Did Blackwater bribe Iraqi officials after 2007 shooting?

Blackwater logo

Blackwater logo

By JOSEPH FITSANAKIS | intelNews.org |
The US-based private security company Blackwater is under investigation by the US State Department, which suspects the corporation of having bribed Iraqi officials, in order to gain permission to continue to operate in Iraq, after the 2007 Nisour Square massacre. The company’s license to operate in Iraq was revoked by the Iraqi government on September 17, 2007, a day after trigger-happy Blackwater guards indiscriminately opened fire in Baghdad’s Nisour Square, killing 17 civilians, including women and children. But information obtained by The New York Times shows that the company hired well-connected Iraqi lawyers, and may have tried to buy off Iraqi lawmakers, in order to regain the right to operate on Iraqi soil. Read more of this post

Leaked MI5 report sees China as ‘most significant’ spy threat

By JOSEPH FITSANAKIS | intelNews.org |
A restricted MI5 report describes China as Britain’s most serious espionage threat, and says British business executives are increasingly targeted by Chinese intelligence operatives. The 14-page document was authored by the Centre for the Protection of National Infrastructure, a unit of MI5, Britain’s primary counterintelligence and security agency. In it, the intelligence agencies of the Chinese People’s Liberation Army, as well as the Ministry of State Security, are identified as leaders in a massive targeting of British corporate executives who regularly make business trips to China. The report warns that most of the hotel rooms where they stay are “likely to be bugged”, that they are regularly “searched while the occupants are out of the[ir] room[s]”, and that hotels are frequented by Chinese female intelligence agents, looking “to exploit vulnerabilities such as sexual relationships and illegal activities”. Read more of this post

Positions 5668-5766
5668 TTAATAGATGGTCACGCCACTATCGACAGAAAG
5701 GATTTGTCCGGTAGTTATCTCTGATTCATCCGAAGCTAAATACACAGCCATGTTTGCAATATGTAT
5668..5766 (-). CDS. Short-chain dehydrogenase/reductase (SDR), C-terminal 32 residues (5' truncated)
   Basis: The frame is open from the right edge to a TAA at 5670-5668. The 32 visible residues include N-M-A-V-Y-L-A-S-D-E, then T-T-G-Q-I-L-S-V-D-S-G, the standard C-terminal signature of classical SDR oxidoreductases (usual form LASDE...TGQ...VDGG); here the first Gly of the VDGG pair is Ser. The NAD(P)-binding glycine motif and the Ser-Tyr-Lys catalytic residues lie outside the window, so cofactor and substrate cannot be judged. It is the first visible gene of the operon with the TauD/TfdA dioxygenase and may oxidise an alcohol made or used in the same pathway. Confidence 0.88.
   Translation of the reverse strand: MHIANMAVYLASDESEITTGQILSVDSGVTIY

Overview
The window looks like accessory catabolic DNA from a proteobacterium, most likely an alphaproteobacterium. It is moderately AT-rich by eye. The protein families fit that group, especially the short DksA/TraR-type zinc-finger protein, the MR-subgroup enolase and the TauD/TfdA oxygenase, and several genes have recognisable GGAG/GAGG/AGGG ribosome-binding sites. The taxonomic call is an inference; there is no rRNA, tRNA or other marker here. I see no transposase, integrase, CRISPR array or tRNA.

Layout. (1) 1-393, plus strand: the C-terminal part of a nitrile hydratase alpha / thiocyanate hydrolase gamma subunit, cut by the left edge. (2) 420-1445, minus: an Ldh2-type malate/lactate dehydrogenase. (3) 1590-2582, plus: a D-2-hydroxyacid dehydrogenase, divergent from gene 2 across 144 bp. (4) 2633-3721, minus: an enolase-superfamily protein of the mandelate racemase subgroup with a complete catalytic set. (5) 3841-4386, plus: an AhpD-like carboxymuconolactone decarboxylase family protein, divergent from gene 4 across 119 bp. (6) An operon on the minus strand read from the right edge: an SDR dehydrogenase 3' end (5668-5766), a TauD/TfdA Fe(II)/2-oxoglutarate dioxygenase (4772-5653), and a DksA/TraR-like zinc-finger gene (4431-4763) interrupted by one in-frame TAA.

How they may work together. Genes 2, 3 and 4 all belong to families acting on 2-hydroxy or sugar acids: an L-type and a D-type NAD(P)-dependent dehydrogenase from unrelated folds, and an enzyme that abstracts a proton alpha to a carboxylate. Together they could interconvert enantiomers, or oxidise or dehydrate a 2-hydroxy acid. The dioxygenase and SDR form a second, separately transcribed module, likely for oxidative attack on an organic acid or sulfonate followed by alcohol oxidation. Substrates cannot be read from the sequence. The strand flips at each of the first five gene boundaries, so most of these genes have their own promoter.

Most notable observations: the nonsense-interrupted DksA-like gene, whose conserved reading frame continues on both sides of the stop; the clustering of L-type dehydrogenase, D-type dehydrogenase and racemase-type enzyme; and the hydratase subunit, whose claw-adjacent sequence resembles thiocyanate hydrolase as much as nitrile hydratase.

News you may have missed #0160

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Venezuela announces arrest of Colombian “spies”

Francisco Arias Cardenas

Cardenas

By IAN ALLEN | intelNews.org |
The government of Venezuela announced yesterday the arrest of an undisclosed number of Colombian intelligence agents, who were allegedly “captured carrying out actions of espionage”. The announcement was made by the Venezuelan deputy foreign minister, Francisco Arias Cardenas, who claimed that the detainees were all members of Colombia’s scandal-prone and soon-to-be-dismantled DAS intelligence agency. Cardenas gave no further details yesterday, but said that the Venezuelan government would “soon produce evidence” to back up its claims. Read more of this post

News you may have missed #0057

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News you may have missed #0055

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Comment: Spreading Democracy Involves Routine Bribing

Online pundits appear immensely amused by a recent article in The Washington Post, which reveals that Viagra is among numerous “novel incentives” handed out by CIA officers to Afghan warlords in efforts to “win [them] over” to the American side. The article cites an unnamed CIA agent who confirms that pharmaceutical treatments for erectile dysfunction are occasionally dispensed by the Agency to “aging [Afghan] patriarchs with [several young wives and] slumping libidos”. Unlike most, I find the article’s revelations to be neither novel nor amusing. Read more of this post